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Men: Are you looking for a wife?

Put down the phone and look around


Men: Are you looking for a wife?

Recently Mike Rowe, famed host of Dirty Jobs and work advocate, speaking to FOX’s Tucker Carlson, bemoaned the fact that millions of young men are not working and not looking for a job. He further bemoaned the fact that young men spend an average of 2000 hours a year on screens—gaming, texting, scrolling through social media feeds, video chatting, browsing the internet, and watching or streaming movies, videos, or television shows.

Other outlets say many young people spend eight hours a day on devices.

That’s half of their day. With time sleeping, there’s little time left for personal relationships.

Covid exacerbated a growing problem especially in young men in their 20’s and early 30’s who don’t seem to have the drive or confidence to not just get a job but get married and start a family.

Scripture tells us in the first chapter of Genesis that it is not good for man (or woman) to be alone. Our natural instincts are to want to be with people, to love and to be loved.

The young ladies with our organization and those I encounter on a daily basis don’t want to be alone. They long to be married. Despite career success and a fulfilling social life, the overwhelming majority of women still want that intimate relationship with one person in a committed marriage relationship.

So what are they waiting for? Most women, even in today’s modern world are waiting for that guy, with the gift of gumption, to ask.

Despite the feminist mantras for equality at every level, most young women still prefer the traditional notion that the man pursues, and they respond to their advances.

But, what are advances? Well, the #MeToo movement appropriately clarified what they are not. Certainly not sexual harassment. That’s predatory. Appropriate advances mean that men work up the courage to ask a woman for dinner, lunch, or even just a cup of ubiquitous coffee in order to get to know them better. Note that sex does not figure into this equation. It’s just a meal and it’s not that hard.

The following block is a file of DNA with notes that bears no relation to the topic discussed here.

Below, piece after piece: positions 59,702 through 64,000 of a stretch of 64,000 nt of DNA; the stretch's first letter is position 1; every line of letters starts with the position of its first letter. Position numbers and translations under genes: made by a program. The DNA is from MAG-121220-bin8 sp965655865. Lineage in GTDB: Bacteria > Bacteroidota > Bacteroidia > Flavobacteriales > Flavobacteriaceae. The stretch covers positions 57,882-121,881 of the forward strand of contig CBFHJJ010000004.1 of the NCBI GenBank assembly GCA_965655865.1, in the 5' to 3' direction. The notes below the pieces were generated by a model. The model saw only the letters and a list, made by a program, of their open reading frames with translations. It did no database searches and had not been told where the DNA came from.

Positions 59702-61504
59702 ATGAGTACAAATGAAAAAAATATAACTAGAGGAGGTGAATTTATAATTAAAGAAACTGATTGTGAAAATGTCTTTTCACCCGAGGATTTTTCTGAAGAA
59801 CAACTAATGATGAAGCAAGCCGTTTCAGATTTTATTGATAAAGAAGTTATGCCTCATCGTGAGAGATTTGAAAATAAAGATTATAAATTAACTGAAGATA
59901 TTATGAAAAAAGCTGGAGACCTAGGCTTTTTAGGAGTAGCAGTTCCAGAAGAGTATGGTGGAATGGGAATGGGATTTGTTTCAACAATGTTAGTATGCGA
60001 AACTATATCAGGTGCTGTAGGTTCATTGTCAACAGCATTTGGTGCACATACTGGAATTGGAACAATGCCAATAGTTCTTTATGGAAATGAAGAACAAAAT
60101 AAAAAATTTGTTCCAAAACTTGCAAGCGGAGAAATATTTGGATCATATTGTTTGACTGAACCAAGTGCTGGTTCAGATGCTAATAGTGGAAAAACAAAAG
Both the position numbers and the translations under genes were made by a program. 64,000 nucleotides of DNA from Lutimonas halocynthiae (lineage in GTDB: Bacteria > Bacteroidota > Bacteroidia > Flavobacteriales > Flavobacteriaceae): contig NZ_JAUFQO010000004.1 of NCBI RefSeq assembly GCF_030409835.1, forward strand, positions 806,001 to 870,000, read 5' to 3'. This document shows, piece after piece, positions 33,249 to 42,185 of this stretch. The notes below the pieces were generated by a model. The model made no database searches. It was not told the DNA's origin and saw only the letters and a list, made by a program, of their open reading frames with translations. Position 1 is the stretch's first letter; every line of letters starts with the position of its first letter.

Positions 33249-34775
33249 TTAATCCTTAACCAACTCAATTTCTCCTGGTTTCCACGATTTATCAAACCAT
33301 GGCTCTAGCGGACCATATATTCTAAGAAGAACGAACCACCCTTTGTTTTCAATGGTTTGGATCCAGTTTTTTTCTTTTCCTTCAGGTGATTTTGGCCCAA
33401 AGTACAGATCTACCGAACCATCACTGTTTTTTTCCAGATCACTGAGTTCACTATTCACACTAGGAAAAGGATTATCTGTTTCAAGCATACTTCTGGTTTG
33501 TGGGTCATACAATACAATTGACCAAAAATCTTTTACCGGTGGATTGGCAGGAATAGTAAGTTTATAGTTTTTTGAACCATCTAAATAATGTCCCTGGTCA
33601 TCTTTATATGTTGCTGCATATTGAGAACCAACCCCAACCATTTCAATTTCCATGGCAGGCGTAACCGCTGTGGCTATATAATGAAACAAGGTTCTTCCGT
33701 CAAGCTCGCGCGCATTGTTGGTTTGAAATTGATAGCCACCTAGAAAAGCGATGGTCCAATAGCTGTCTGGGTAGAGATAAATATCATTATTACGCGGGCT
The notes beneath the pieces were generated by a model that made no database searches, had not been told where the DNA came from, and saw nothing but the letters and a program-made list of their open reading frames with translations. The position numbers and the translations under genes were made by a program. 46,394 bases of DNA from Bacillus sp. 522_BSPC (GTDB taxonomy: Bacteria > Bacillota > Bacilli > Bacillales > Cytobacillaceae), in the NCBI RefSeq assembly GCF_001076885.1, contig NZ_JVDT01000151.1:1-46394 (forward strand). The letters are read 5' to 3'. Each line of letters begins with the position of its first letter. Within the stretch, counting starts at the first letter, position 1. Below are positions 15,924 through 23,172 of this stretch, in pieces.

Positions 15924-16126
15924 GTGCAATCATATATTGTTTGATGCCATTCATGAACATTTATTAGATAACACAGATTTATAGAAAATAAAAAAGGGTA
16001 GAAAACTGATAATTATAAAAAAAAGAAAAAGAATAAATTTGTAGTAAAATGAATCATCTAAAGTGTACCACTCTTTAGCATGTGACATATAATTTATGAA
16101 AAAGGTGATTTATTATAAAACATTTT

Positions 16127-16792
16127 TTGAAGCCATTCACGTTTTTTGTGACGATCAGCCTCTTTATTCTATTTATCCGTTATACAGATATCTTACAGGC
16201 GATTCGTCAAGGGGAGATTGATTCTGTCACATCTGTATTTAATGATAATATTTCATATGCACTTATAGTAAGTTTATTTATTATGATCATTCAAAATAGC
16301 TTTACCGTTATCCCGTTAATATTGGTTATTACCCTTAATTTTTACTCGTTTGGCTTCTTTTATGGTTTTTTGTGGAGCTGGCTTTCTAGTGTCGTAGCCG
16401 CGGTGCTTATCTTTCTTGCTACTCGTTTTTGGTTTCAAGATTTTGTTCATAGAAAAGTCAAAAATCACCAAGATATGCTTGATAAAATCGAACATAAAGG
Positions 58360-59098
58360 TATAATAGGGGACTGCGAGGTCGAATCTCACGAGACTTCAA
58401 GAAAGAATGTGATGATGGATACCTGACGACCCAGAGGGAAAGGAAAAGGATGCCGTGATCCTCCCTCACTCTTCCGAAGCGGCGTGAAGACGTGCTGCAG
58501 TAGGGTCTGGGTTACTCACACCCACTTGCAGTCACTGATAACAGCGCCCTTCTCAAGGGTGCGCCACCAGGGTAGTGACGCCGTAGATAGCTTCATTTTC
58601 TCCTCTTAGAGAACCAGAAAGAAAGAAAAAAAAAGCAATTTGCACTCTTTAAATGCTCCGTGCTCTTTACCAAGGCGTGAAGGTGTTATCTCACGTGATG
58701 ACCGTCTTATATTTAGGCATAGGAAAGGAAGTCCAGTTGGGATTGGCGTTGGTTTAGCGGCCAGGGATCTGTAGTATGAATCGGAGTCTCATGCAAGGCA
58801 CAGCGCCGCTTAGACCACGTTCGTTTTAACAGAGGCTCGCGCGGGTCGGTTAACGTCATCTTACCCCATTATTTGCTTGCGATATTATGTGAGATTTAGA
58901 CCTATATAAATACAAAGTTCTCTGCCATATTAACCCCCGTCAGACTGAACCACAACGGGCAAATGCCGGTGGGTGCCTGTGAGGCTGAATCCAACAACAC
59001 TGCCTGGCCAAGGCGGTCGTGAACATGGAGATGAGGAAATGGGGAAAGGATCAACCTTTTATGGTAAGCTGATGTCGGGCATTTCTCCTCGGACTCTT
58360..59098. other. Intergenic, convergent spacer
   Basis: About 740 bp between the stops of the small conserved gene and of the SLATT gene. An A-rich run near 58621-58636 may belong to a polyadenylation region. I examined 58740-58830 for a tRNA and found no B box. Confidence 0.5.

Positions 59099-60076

Young women, in return, need to be willing to say “yes.” Give guys a chance.

Dating apps don’t do justice to things that matter most.

I admit that much has changed since I met my husband years ago. But humans have not. I worry for the young men and women that rely on dating apps to create relationships to avoid the human contact involved in a relationship. My church is made up of about 90 percent Gen Z, yet I can’t help but notice on Sunday mornings row after row of self-segregated men and women. Why? I’ll bet any number of them are regularly swiping left and right, all the while wondering why they can’t meet someone special.

A recent episode of CNN’s This is Life with Lisa Ling had a disturbing story of a young woman who preferred a manufactured bot on her phone to communicating with her real-life new boyfriend.

An overreliance on our devices combined with the commercialization of dating has robbed both young men and young women of something important—human interaction.

Commercialized dating has also created false expectations.

Here’s the truth: For the past 12 years due to my job, I have been photographed in many settings and spent much time on social media. Depending on the lighting or filters the pictures can range from hideous to spectacular. Neither of those extremes are reality for anyone, nor does it take into account any honest context.

Every person is more than just their outward appearance. Character, sense of humor, intelligence, competence are a few things that play a role in how one experiences another. Those elements and others, over time, deeply color the way we feel about each other. This is not to suggest that physical attraction doesn’t matter but to say that it changes once we know one another.

Dating apps don’t do justice to things that matter most.

Dating and marriage are not to be feared, but to cherished as God’s design. Getting to know another human being in a deep way helps you understand human nature and the individual with whom you can share your most intimate secrets. Then, the union of one man and one woman and the two becoming one is an opportunity to grow in selflessness as you serve another person, that physical, spiritual, and emotional union that is a natural yearning.

But you won’t find that intimacy on your phone or through an app.

Here is my plea to both men and women. Put down your phone, look up and look around. Your church, your friend group, and your community is your pond to fish for a mate. Your chances of discerning over time someone’s character without the false stricture and ritual of “dating” are greatly improved through time, low pressure social engagement, and spiritual discernment.

Hear me out. Although it may feel safer to pursue via Hinge, is it? Isn’t it safer to fish out of the stocked pond of men and women who are actively seeking to live out their faith each Sunday in community? Isn’t it safer to get to know each other’s character over time as you work to feed the homeless or mentor inner-city kids?

It worked for me 28 years ago. Quit swiping and be brave and pay attention in church.

Penny Nance

Penny Nance is CEO and president of Concerned Women for America, the nation’s largest public policy women’s organization.

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